That was true before July 2019, or, strictly speaking, between 2011 and July 2019, AMD’s processors did not perform as well as Intel’s in terms of game performance.
Since the launch of Intel’s second generation Core processors, AMD has been under pressure, and the Wing Loong II is the last glory of AMD, which barely managed to compete with the first generation Core.
However, since the zen2-based Ryzen 3000 series launched in July 2019, AMD processors have been catching up in gaming performance. While the flagship 3000 series is still behind the i7 and i9 in gaming performance, the gap has narrowed to single-digit percentages at 2K + resolution. Especially R5 comparison can not overclocked i5 game performance can even 50/50, AMD’s processor has been fully able to meet the needs of game players.
Now that the ZEN3 is on the market, the 5600X’s gaming performance has beaten that of the I9’s, and AMD’s processors have beaten Intel’s almost exclusively. Take the 5800X and 10700K models of the same 8C16T, for example. 10700K requires full core 5.2g or more with high frequency memory to barely open 50/50 with PBO 5800X, but in this state.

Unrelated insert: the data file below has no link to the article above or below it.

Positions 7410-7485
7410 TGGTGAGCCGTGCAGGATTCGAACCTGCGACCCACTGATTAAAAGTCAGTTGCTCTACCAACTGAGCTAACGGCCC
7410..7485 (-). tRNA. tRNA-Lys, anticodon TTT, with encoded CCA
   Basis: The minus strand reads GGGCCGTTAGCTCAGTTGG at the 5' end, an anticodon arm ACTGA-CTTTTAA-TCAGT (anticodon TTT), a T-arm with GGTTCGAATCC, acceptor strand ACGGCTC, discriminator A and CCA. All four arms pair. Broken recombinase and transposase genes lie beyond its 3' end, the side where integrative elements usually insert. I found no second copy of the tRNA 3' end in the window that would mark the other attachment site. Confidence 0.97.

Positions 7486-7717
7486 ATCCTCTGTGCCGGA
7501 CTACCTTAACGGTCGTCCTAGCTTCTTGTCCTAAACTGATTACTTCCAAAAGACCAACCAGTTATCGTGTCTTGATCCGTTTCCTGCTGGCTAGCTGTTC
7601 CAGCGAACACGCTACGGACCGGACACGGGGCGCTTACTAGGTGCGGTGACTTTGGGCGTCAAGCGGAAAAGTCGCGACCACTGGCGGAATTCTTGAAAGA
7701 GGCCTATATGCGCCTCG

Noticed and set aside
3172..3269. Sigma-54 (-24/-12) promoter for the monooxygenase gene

10700K power consumption is almost 250W, while 5800X is only 140W. Besides, the performance of 5800X except games is almost perfect. The 8-core 5800X can arm with the 10-core 10850K, which makes the toothpaste factory lose face.
In addition, AMD RX6000 series will be released soon, ZEN3 with support PCI 4.0 motherboard, plus RX6000 series graphics card, there will be a mysterious bonus, as to what this bonus is, because it is still in NDA, not released, specific is not clear. It’s safe to say, though, that AMD processors are better for gaming than Intel processors with the RX6000 series of graphics cards.